In higher category theory, there are notions of biased and unbiased definitions of composition of $n$-morphisms (or, as a special case, tensor products of objects). In the biased framework, we define what it means to have a $2$-fold composition of $n$-morphisms as well as the $0$-fold composition (i.e., the identity $n$-morphism), and then we add in some sort of coherent associativity relating the various ways of composing $k$ $n$-morphisms for all $k$. In the unbiased framework, we define, for all $k$, the notion of a $k$-fold composition of morphisms, and then give compatible isomorphisms between a $k$-fold composition and the various composites of smaller-fold compositions.

The traditional definitions of mathematics lean strongly towards the biased framework. Perhaps the simplest example is a group (or monoid), which is usally defined as having a binary operation ($2$-fold product) and identity ($0$-fold product), with the condition that $(xy)z = x(yz)$. Of course, this definition is easier to write out than an unbiased one. In the unbiased world, we would define a group to have a $k$-fold product for all $k$ and then say that for any $k_1, k_2, \ldots, k_r \in \mathbb{N}$ such that $\sum_{i = 1}^r k_i = k$, and any $x_{11}, \ldots, x_{1k_1}, x_{21}, \ldots, x_{2k_2}, \ldots, x_{r1}, \ldots, x_{rk_r}$, the $k$-fold product of the $x_{ij}$ is equal to the $r$-fold product of the $k_i$-fold products of the $x_{ij}$. However, the relative simplicity of biased definitions seems to vanish as one moves up the $n$-categorical ladder, as more and more complicated coherence axioms are required for fully weak notions of composition of $n$-morphisms.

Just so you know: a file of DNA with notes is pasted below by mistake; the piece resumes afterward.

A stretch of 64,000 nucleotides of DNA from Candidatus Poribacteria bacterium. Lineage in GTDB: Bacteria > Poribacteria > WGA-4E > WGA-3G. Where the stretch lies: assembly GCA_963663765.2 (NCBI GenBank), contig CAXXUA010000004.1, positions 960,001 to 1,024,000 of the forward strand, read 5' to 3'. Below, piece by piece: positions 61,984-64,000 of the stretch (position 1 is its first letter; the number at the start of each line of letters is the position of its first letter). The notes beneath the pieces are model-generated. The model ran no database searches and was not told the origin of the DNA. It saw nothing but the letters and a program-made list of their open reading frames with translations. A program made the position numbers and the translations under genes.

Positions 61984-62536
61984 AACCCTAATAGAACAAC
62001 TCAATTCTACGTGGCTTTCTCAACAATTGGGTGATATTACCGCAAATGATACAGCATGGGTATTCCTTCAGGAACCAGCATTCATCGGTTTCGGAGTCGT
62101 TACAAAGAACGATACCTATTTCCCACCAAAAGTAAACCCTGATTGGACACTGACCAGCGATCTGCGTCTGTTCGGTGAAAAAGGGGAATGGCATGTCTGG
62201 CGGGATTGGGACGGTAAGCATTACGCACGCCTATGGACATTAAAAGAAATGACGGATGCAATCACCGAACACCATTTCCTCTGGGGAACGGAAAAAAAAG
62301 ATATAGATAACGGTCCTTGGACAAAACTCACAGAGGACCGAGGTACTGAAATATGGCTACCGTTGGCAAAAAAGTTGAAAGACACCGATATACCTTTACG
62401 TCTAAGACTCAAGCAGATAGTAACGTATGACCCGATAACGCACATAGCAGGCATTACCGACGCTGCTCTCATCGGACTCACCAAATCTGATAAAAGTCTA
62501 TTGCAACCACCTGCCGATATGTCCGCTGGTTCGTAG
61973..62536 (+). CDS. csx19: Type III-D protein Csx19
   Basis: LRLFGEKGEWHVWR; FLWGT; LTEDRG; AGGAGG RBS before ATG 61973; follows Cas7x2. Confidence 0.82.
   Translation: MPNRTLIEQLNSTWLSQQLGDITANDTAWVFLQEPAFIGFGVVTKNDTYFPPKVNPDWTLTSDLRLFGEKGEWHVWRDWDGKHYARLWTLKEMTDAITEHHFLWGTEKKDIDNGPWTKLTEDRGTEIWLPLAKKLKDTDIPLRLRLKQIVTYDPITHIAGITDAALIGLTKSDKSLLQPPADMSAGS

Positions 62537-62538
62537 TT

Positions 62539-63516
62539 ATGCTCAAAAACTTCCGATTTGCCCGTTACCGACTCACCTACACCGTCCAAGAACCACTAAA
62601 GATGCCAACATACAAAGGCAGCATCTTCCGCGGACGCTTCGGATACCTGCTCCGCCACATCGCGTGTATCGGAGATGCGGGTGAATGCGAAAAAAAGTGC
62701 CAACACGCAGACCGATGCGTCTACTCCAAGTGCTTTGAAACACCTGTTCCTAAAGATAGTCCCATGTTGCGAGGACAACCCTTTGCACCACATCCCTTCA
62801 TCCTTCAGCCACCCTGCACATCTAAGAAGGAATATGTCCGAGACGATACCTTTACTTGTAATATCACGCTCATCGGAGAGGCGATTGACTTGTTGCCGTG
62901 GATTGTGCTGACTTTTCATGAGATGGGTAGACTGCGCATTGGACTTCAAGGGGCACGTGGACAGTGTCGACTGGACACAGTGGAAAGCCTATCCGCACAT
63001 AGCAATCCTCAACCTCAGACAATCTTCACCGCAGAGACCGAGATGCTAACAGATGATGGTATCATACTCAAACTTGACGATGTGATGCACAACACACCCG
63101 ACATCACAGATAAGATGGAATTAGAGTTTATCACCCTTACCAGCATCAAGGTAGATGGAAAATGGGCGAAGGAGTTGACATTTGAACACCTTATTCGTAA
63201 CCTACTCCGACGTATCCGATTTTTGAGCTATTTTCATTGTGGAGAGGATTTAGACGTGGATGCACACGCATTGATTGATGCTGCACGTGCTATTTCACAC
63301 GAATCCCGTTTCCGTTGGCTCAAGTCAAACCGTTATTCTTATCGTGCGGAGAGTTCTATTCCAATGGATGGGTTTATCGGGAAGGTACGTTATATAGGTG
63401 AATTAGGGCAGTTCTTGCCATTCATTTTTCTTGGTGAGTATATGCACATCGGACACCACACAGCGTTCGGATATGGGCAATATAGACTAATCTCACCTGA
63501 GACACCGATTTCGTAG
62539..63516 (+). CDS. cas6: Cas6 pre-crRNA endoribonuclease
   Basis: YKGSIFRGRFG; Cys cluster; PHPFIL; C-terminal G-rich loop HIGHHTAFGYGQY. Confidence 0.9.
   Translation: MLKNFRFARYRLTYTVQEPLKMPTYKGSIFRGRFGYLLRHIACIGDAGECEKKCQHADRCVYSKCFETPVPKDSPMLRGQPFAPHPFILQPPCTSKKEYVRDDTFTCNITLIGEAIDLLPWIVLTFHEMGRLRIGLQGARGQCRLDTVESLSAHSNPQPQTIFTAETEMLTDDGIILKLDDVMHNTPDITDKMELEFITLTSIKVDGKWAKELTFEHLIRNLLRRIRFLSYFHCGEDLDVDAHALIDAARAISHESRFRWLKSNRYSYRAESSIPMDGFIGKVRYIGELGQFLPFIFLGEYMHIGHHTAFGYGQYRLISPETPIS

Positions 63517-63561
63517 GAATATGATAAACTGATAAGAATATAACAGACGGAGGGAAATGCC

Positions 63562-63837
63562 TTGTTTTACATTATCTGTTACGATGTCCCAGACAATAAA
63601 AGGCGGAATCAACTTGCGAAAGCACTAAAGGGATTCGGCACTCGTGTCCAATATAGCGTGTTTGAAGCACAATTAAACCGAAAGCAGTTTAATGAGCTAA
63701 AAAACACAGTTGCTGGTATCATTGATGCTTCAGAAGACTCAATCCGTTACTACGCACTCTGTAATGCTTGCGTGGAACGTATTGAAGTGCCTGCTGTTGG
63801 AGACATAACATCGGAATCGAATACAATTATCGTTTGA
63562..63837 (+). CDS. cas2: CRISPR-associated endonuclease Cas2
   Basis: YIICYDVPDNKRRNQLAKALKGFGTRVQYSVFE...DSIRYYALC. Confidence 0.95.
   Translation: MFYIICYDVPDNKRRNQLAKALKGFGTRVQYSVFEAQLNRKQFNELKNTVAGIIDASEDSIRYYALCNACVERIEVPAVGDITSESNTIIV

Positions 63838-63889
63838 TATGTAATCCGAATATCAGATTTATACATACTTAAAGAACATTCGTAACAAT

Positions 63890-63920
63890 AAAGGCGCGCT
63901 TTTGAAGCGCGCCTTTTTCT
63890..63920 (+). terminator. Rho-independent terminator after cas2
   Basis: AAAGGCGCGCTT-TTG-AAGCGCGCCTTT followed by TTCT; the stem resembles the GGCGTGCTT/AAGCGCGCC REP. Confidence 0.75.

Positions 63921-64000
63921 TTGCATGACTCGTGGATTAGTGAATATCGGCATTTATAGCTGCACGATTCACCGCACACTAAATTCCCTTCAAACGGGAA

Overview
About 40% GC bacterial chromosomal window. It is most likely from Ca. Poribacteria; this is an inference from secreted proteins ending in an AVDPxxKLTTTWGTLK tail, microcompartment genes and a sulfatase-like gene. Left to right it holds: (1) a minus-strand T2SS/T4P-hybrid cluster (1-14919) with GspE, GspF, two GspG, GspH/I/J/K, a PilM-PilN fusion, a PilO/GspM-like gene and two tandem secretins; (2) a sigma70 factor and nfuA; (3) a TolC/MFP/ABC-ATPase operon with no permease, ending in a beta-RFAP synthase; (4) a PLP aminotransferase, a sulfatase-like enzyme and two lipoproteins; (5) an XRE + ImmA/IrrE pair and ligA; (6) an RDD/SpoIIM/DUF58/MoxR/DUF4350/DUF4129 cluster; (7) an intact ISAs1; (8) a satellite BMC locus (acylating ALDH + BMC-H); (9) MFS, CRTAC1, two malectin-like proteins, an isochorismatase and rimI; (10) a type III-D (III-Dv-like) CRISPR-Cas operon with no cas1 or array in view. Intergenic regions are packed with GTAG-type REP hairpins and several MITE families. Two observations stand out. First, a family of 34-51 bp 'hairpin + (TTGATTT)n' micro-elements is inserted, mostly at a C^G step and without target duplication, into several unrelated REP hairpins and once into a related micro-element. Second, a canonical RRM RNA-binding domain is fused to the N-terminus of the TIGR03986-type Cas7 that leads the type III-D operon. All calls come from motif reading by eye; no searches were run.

It seems that in many cases, an unbiased definition feels more natural. For instance, when defining tensor products of modules, we use a universal property, and this universal property definition works just as well for any number of modules as it does for two. Moreover, the universal property immediately provides the relevant maps from the $k$-fold tensor product to composites of smaller-fold tensor products, whereas I'm not sure of an obvious direct way to give an isomorphism $(X \otimes Y) \otimes Z \to X \otimes (Y \otimes Z)$ without using elements or at least implicitly going through the three-fold tensor product.

Ross Street, in his review of Leinster's *Higher Operads, Higher Categories* (which is a good reference for biased and unbiased definitions), seems to imply that the difference between unbiased and biased notions is more technical than foundational. Is this the case, or are some concepts of tensor product or morphism really more suited to a biased or an unbiased interpretation? It seems, for instance, that the theory of Lie algebras of Lie groups is rather firmly planted in a biased definition of group, as it relates to the failure of $2$-fold products to commute. Is there a formulation of Lie algebras that is unbiased? Do biased or unbiased definitions better lend themselves to categorification?

EDIT: I should probably clarify what I mean by technical vs. foundational. I imagine any biased gadget should be equivalent to an unbiased one and vice versa, so I'm not envisaging the creation of new types of objects by taking an unbiased viewpoint. Rather, I'm asking if the unbiased viewpoint can provide fundamental insights that the biased viewpoint cannot (or vice versa).

An example of such a foundational reformulation would be the use of the functor of points in algebraic geometry. That you can view schemes in terms of their functors of points is a triviality, but this change of reference frame is more than a technical convenience; in fact, it buys us a great deal. For instance, it leads to the theory of algebraic stacks. It might have been possible for algebraic stacks to have been developed in the absence of the functor of points, but I imagine that it would have taken much longer and would be less elegant and more inaccessible.

So my overarching question is, might viewing composition in one way or the other be more than just a technical convenience?